However, Wivenhoe Dam, the region’s largest and most important drinking water storages, is 37.3%.
Seqwater Chief Executive Officer Neil Brennan said the SEQ Water Grid had increased to 59% on Thursday, with the majority of rain falling in the coastal catchments.
“On the Gold Coast, Hinze Dam and Little Nerang Dam catchments received more than 470mm of rain, while Sunshine Coast and Noosa dams received 160mm to 230mm,” Mr Brenan said.
“Unfortunately, the heavy rain didn’t fall where it was needed the most, with Wivenhoe Dam receiving 70-80mm of rain fall in the past week and Somerset Dam– which flows into Wivenhoe – receiving 95mm.
“While the rainfall has eased, inflows are continuing into Somerset Dam and Wivenhoe Dam catchments, however, we’re not expecting significant improvement to the combined level of these storages.
Mr Brennan said the SEQ Water Grid was being used to transport treated drinking water from the Gold and Sunshine Coasts – where dams had been topped up – into Brisbane and surrounding areas to take pressure off Wivenhoe.
“The SEQ Water Grid consists of more than 600 kilometres of bulk water supply pipelines and connects the region’s major water treatments plants and water dams as well as the Gold Coast Desalination Plant.
“The availability of The Grid has effectively allowed us to connect our 12 key water supply storages across South East Queensland and provides significant security of supply during times when some storages are healthier than others.”
Out in the Scenic Rim, Moogerah Dam, which had reached a historic low of 12.5% last week, has seen its level rise to about 41%.
Across South East Queensland, a total of 11 dams are currently spilling.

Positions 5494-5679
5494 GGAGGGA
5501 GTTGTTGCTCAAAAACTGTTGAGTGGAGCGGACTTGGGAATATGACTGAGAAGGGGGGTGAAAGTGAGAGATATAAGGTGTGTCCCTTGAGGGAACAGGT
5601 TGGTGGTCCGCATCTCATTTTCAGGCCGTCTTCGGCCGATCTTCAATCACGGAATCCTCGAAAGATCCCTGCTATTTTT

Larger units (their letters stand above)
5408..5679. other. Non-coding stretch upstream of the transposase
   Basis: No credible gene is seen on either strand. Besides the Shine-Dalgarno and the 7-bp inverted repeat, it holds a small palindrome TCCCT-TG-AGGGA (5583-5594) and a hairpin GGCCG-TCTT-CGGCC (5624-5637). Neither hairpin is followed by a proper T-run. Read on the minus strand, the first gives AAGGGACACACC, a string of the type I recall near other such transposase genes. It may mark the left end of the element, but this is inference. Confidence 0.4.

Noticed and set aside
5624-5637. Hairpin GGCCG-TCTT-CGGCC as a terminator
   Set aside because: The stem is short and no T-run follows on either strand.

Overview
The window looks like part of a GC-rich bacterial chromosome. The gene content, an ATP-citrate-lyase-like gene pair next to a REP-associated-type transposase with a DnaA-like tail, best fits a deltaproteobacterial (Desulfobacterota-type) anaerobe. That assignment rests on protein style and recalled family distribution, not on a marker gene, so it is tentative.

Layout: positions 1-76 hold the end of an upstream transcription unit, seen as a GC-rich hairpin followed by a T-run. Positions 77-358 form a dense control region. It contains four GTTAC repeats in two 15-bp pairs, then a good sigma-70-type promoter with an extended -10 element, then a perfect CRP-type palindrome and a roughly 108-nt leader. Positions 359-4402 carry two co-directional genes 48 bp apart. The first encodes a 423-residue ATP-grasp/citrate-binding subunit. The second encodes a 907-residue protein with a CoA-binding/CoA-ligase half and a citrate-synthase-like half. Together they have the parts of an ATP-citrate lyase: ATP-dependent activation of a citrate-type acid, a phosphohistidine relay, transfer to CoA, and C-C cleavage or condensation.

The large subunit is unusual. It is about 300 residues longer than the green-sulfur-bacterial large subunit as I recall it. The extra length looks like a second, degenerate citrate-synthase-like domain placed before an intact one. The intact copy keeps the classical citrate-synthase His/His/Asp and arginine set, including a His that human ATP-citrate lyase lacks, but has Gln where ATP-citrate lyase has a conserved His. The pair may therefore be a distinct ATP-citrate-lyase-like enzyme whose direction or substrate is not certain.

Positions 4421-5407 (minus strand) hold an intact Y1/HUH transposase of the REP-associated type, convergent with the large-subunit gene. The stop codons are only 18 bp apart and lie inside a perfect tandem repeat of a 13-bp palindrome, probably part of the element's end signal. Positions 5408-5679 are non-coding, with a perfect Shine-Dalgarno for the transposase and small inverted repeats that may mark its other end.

Seqwater Chief Executive Officer Neil Brennan said despite the recent downpour, it was important for communities to continue to be waterwise.
“With the region’s combined water level still under 60%, we remain in our drought response phase and ask residents to remain water conscious, especially as we enter our traditional dry season,” Mr Brennan said.
“This time last year, the SEQ Water Grid was at about 70% capacity, and Wivenhoe was about 53% capacity.
“The last time the SEQ Water Grid was at the level it is at now was only in October last year.”
“Many of Seqwater’s dam catchments are very wet and will see levels continue to rise quickly if we receive further rainfall in the near future.
Seqwater Chief Executive Officer, Neil Brennan said average residential water usage across South East Queensland was 151 litres per person per day last week, just one litre shy of the region’s drought response target of 150 litres per person, per day.
“The rain has topped up rainwater tanks and given lawns and gardens a good drink.”
“This should help all of us reach that 150 litres per person per day target.”
Seqwater will continue to monitor rainfall forecasts and water supply levels. For updates on dam levels, catchment rainfall and water consumption, visit seqwater.com.au/dam-levels